By contrast, moderate Christians see ourselves, literally, as moderators. Far from claiming to possess God’s truth, we claim only to be imperfect seekers of the truth. We reject the notion that religion should present a series of wedge issues useful at election time for energizing a political base. We believe it is God’s work to practice humility, to wear tolerance on our sleeves, to reach out to those with whom we disagree, and to overcome the meanness we see in today’s politics.

For us, religion should be inclusive, and it should seek to bridge the differences that separate people. We do not exclude from worship those whose opinions differ from ours. Following a Lord who sat at the table with tax collectors and sinners, we welcome to the Lord’s table all who would come. Following a Lord who cited love of God and love of neighbor as encompassing all the commandments, we reject a political agenda that displaces that love. Christians who hold these convictions ought to add their clear voice of moderation to the debate on religion in politics.

A Useful Faith

Posted: June 9, 2005 in Everything

I posted earlier this week that this Sunday’s sermon will deal with the topic of forming a useful faith; a faith that seeks to benefit the world and not just me, my family, and other well-fed American church-goers. In preparation I came back to this quote from Brian McLaren, which may or may not make the cut for this week’s message.

“…I seek to develop virtues not just for my own benefit, but so I can inflict less damage and more blessing on the world. I seek to better understand Scripture not just for my own sake, but so I’ll be equipped to serve God and my neighbors.” (from : A Generous Orthodoxy)

What a great thought! What if there is more to being Christian than just hanging out with other Christians and waiting for the next personal blessing?

I think there might be something to that. How about you?

Mini-Vacation

Posted: June 7, 2005 in Everything

Rochelle and I returned yesterday from a short, mini-vacation. The highlight of our four days was getting to see two movies; Star Wars: Revenge of the Sith and the new Adam Sandler vehicle, The Longest Yard. About half-way through every Adam Sandler movie, Rochelle and I remember that our senses-of-humor could not be more different. She’s usually rolling her eyes and I’m usually rolling in the aisle! (“Big Daddy” may be a possible exception. She liked that one.) Well, since we NEVER get to go to the movies, we were glad to pay way too much for popcorn.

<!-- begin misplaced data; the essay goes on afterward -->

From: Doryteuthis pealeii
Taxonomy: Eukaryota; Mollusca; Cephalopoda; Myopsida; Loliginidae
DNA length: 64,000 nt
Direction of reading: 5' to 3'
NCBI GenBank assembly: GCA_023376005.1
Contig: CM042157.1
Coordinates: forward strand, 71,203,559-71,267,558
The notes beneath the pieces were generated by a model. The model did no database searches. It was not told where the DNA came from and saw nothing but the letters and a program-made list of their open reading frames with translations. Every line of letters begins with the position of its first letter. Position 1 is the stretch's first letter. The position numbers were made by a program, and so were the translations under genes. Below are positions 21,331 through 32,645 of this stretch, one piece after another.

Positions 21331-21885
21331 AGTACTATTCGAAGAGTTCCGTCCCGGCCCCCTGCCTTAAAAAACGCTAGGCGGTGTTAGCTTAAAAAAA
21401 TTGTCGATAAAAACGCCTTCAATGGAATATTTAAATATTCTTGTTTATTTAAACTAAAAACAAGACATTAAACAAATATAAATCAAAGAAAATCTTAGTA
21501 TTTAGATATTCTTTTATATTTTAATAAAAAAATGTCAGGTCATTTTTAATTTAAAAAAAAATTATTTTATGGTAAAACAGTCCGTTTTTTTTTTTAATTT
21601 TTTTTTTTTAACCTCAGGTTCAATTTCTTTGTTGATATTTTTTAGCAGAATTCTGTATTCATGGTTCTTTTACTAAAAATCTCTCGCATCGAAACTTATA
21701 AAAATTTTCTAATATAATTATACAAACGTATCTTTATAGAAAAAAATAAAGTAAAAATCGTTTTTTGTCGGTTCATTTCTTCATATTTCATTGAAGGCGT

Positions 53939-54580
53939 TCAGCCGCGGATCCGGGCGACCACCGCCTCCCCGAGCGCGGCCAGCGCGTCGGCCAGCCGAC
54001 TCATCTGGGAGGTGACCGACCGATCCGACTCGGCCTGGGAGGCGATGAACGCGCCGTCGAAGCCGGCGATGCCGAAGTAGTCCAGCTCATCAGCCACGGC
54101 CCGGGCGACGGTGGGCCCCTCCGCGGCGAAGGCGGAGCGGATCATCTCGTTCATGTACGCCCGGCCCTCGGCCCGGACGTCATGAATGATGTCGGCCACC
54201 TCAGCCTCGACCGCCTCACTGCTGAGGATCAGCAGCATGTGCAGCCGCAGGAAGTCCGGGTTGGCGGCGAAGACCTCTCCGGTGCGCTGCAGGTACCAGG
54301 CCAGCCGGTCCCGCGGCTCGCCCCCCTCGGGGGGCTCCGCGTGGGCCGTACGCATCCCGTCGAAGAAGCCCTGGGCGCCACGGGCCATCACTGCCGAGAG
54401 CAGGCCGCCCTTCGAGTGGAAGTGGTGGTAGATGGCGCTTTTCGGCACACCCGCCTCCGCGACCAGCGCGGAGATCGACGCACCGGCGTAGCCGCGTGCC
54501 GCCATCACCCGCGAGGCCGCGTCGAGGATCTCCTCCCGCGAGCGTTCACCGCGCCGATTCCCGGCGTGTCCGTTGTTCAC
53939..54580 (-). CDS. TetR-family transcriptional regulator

On the spiritual/philosophical front, I was continually haunted by one question during my time away. The question: Is my faith useful? I know I have faith, and I know much about faith, but is it useful? And by useful I mean, “Is it useful to anyone besides myself?” Sure, it’s useful to me, but what about the ones around me, and not just to them, but to the world around us all? Is there a way my faith impacts the poor in the inner-city–not just with an occasional check, which you don’t need faith to write, by the way–and is my faith useful to the oppressed around the world, the down-trodden, the hurting?

These questions, hopefully, will occupy my week and the months to come. In fact, that question is the genesis of this week’s not-yet-written-sermon. Maybe by next Monday I’ll be closer to an answer, or at least, maybe I’ll be asking better questions.

Updates

Posted: June 1, 2005 in Everything

Just to let you know, Rochelle and I are out-of-town this week on vacation. Please pray for relaxation–it usually takes me about four days to relax enough to enjoy relaxing.

I also just ordered some “Palmer Perspective” t-shirts from zazzle.com. They’re pretty cool. You can make your own personalized shirts at zazzle for under $20 each. Check it out.

Summer is here. To have a great summer you need to do two things; spend time with your family and read all you can.